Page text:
(Featured image: “File:Murmure d’étourneaux.jpg” by Anne Jea. is licensed under CC BY-SA 4.0)
The US isn’t a democracy, but it plays one on TV. When election year comes around, a lot of video cameras point at politicians making speeches about how they’re gonna fight for you and your grandma. A paradise is promised and all you have to do is vote for them as a show of your belief in democracy and freedom. Then after the election is over, politicians go back to playing golf with CEOs.
In a world like ours, one with so many horrors and so much duplicity, it’s not hard to see why some people tire of hearing about democracy. But is there any other way to dream of a better world and move toward it than to get with others and decide collectively what is needed and how to get it?
(See Part II here.)
It is of the utmost importance that we know our enemy. In the context of radical grassroots organizing, this means we must know liberalism.
Liberalism is the water we all swim in. It’s the institutional and ideological political-economic-social apparatus of the contemporary US and Western Europe and has spread to countries on every continent. It’s all too easy to forget it’s there at all because it’s what we all grew up in and is all most of us have ever known.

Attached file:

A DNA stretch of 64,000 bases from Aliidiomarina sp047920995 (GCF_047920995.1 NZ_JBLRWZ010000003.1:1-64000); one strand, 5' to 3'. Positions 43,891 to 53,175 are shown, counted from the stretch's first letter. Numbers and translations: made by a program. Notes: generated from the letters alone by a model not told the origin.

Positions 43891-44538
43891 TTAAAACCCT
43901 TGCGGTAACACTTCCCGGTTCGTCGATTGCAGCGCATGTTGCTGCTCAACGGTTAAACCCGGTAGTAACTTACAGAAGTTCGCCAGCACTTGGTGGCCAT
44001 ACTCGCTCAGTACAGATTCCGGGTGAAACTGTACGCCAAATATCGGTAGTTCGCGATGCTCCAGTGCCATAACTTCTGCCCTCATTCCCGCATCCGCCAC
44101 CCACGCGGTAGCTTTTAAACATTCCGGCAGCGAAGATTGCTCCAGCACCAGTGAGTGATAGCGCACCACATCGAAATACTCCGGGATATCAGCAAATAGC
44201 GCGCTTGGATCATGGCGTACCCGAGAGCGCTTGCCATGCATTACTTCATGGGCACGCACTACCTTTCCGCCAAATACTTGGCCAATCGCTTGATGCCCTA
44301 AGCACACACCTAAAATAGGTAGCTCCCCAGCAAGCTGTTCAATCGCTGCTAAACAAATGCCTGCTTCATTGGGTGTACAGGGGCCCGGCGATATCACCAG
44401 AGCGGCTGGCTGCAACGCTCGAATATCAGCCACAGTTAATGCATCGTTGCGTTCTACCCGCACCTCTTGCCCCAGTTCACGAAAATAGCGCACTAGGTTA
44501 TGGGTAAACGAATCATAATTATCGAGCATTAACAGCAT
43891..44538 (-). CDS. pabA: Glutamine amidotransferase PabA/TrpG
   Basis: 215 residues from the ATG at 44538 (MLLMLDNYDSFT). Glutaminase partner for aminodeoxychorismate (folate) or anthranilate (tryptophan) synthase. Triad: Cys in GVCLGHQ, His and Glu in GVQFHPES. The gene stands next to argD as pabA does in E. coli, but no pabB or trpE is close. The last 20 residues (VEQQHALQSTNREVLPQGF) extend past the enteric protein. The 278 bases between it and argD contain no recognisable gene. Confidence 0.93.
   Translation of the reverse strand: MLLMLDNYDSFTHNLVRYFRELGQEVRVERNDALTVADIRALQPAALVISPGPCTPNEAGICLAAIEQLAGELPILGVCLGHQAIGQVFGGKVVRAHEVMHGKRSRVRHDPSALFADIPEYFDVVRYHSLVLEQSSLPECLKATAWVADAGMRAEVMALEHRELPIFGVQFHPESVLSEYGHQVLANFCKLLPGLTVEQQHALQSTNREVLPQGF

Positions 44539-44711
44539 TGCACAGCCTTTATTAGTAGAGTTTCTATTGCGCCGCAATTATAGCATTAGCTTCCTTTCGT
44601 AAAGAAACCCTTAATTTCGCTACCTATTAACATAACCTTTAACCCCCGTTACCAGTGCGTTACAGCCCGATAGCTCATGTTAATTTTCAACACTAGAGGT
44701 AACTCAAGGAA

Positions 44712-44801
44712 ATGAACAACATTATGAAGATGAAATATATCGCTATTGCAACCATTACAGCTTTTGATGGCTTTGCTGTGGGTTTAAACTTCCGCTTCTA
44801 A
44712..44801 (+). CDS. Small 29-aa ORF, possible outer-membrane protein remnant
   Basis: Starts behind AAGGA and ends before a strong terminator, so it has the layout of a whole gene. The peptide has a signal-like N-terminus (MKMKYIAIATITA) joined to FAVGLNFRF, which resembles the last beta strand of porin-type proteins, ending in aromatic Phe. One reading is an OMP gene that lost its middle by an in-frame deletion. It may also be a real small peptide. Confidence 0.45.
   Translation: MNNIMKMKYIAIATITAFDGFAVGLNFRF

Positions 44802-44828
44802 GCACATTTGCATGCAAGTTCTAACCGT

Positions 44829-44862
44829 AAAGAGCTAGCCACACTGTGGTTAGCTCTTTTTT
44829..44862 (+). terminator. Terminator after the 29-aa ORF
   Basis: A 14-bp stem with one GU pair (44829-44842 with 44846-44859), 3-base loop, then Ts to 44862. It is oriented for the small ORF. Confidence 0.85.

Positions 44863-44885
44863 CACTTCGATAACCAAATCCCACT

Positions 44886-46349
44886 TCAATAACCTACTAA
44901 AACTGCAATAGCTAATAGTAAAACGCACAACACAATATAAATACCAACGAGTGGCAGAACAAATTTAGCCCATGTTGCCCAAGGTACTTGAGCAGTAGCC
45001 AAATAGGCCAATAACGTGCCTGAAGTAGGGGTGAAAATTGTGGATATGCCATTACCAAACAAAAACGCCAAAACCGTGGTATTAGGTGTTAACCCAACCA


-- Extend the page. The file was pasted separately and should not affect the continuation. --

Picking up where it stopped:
Naming and defining liberalism can be a small revelation to those who are starting to question the status quo but don’t have the vocabulary to understand what they find unsettling about it and what the alternatives are. To show what liberalism looks like today and to give it a past makes it appear less written in stone and more part of an ever-changing and thus contingent historical process. What can be built can be taken apart.
(See Part II here.)
My mean little idea is that organizing is the most important thing the left should be doing. This would be a nice little idea if in fact the left did any organizing, but this largely is not the case.
Progressive and leftist political organizations engage in a very wide range of activities, but year after year, it seems so little is gained and so much is lost. I suspect a lot of leftist activity is just not advancing the ideals that we hold so dearly.
Organizing is a particular kind of activity for changing society. So much is bound up in that concept that it gets investigated and poked at a lot less than should. If it’s organizing that we want to do but we don’t know what it is, we’re condemned to eat every plump red berry we come across in the name of organizing.